The world of journalism is very different from that of research mathematics, where every word is expected to be perfectly accurate. As a reporter, you have to do the best you can in the time available to you.

What is more, newspaper reporters aren't directly rewarded for clarity and accuracy, or for having a deep understanding of what they cover. Unless the editors are also experts in the topic, they won't recognize when a reporter has done a particularly good job of explaining a subtle issue. The more easily recognizable skill is to be first with news stories that have impact. Other measurable skills are the ability to tell a story in a compelling and colorful manner, and basic things, like being able to write a lot of stories on a wide array of topics very quickly.

Still, there are ways to improve the coverage of mathematics within the boundaries of the system. The key is to acknowledge that reporters have very little time and are unlikely to have expertise in mathematics, and to help them do a better job. Mathematicians and mathematics organizations can direct reporters toward interesting math stories and help them understand the mathematical content enough to write the stories effectively.

All the journalists at the workshop urged math organizations to take a more proactive role with the press. Rob Fixmer, editor-in-chief of Interactive Week and a former editor at The New York Times, suggested that every time there is news in which mathematics has played a role, such as the completion of the Human Genome Project, math organizations send out press releases explaining the role of mathematics and specific mathematicians in the result.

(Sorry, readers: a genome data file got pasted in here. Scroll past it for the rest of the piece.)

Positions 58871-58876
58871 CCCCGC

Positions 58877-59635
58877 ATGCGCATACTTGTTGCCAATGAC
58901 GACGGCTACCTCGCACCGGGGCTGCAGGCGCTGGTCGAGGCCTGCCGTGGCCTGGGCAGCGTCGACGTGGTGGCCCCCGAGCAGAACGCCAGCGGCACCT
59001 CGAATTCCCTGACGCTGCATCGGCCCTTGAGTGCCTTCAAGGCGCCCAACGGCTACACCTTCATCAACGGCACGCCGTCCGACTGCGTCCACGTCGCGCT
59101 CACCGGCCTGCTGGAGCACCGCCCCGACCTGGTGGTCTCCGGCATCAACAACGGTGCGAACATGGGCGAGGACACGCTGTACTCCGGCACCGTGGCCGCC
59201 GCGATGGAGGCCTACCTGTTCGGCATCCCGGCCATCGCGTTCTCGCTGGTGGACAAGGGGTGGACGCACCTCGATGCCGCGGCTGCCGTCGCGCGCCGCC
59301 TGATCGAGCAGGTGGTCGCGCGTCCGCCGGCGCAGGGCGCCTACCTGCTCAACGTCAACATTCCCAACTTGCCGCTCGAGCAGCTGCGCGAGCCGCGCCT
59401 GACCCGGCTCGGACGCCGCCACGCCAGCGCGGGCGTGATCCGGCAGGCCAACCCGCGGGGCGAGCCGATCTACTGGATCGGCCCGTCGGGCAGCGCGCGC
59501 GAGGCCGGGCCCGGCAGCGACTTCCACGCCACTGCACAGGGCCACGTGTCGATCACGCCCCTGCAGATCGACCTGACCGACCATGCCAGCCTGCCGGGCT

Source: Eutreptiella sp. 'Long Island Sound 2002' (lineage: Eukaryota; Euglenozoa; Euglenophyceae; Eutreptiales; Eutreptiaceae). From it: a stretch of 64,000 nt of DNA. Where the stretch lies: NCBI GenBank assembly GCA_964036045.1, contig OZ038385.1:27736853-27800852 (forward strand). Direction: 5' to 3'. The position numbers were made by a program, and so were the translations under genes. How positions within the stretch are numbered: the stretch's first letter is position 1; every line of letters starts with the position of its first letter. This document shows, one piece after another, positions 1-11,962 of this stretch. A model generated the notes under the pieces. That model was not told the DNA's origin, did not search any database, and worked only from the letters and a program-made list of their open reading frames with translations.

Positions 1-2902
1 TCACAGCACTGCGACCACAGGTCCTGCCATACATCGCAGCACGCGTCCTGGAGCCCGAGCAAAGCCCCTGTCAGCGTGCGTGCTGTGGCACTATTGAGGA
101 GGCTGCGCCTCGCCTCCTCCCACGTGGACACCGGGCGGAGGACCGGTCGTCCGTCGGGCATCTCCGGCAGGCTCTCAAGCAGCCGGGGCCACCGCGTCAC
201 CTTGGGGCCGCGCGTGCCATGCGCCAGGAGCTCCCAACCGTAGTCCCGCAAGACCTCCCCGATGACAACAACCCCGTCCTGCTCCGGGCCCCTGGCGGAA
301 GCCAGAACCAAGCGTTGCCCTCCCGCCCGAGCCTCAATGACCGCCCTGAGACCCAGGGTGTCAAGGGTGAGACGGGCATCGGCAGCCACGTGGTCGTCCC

One recurring theme at the conference was that other branches of the sciences, particularly physics, seem to get all the attention in the media. One mathematician pointed out that particle physics and cosmology get frequent media attention, even though the results are often abstract and have little impact on industrial processes and taxpayer dollars. "My first impression was that these mathematicians are awfully defensive," Fixmer said later. "They kept comparing themselves to physicists and wondering why everyone loves physicists and no one loves them."

Asked why he thinks physics gets so much more attention, Fixmer said: "Mathematics has no emotional impact. What physicists do challenges people's notions of origins and creations. Math doesn't challenge any fundamental beliefs or what it means to be human."

I told him that mathematics does all these things. Still, Fixmer said, most people don't perceive mathematics as connected to them and the things they think about. While reporters cannot teach mathematics to the masses, mathematicians can teach mathematics to reporters. Markoff recommended that mathematical organizations address some of the popular misconceptions about mathematics by making an effort to educate some key reporters. He suggested having a few informal half-day events explaining the importance of mathematics, geared toward journalists.